Hedgehogs at Fountains Abbey

Throughout 2017, up to 18 hedgehogs were found around the Fountains Abbey and Studley Royal estate by visitors and volunteers and taken to HAPPY (Hedgehog Appreciation of Prickly Pals Yorkshire) for care.

Hedgehog numbers are in huge decline, dropping from a population of 25 million to 1 million over the past 50 years. It’s believed that they may not be around at all in another 5-10 years’ time if they’re not looked after.

So it was cause for great excitment here when one year down the line in May 2018 six of them were ready to be released back into their natural habitat around the grounds at Fountains Abbey. It's perfect for them with plenty of cover and a lot of food for them to tuck into.

Mini the hedgehog was found out in the daylight in summer 2017
Mini the hedgehog was found out in the daylight in summer 2017
Mini the hedgehog was found out in the daylight in summer 2017

Above you can see Mini, one of the first hedgehogs to be rescued from the estate last year. Weighing in at 65g she was so small she could fit in the palm of a hand. It was a delight to see her released back into the grounds at a very healthy 781g. 

But why did they need to be rescued in the first place?

All of these hedgehogs were found out in the daylight, which immediately set alarm bells ringing with the staff on the estate. HAPPY, founded by Jacqui and Peter Morrell, and supported by ex-veterinary nurse Sharon Clayton, explain that although it looks like the hedgehog is just enjoying a bit of sun, it usually means they have an underlying health condition. Hedgehogs are nocturnal and so it's not their usual behaviour to be out in daylight.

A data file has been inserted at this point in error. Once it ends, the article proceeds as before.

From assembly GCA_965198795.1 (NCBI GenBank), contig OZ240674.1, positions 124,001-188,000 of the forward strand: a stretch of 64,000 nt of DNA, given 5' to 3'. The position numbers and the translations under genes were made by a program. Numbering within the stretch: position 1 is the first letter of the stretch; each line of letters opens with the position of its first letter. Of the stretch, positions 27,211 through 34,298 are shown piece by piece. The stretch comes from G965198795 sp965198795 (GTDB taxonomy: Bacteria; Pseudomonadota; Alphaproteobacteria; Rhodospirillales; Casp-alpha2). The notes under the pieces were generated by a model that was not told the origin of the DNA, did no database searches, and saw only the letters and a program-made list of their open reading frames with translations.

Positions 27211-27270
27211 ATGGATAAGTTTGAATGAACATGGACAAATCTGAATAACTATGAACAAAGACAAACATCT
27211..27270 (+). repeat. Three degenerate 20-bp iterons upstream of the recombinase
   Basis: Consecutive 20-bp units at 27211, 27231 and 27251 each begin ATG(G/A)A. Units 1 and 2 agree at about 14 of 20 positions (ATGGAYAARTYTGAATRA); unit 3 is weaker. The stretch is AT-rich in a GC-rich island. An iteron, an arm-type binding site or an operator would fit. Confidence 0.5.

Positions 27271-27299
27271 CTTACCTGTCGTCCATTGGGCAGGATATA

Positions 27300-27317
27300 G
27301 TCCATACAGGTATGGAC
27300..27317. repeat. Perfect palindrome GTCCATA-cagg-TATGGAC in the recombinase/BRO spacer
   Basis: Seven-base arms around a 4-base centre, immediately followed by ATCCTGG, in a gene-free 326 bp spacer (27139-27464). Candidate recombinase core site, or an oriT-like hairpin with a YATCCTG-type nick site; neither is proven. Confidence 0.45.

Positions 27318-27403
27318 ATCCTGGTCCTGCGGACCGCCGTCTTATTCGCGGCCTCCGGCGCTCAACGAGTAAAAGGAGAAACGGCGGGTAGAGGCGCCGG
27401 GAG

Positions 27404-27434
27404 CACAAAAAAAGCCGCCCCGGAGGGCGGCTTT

There is one exception to the rule, which is when a hedgehog 'moves with purpose'. Peter points out that you may in fact see a hedgehog out and about in the daylight but this is usually a mother, moving or caring for their young but they will be moving around so intently that it is a stark difference to one that's truly ill.

Those that are ill will be slow, lethargic and likely to be suffering with parasites and fleas. It’s a common misnomer that hedgehogs have fleas. If you find one that is covered in fleas or ticks this is a sure sign that they’re ill and you need to get help for them quickly.

What do you do if you find one out in the daylight?

If you find one on your visit, take note of where you found it and let the nearest member of staff or a volunteer know. They will radio for help. If you're out and about place it gently in cardboard box with a towel in and put it in a dark corner until you can take it to the vet or your local hedgehog rescue.

Call the British Hedgehog Preservation Society for rescue on 01584 890801.

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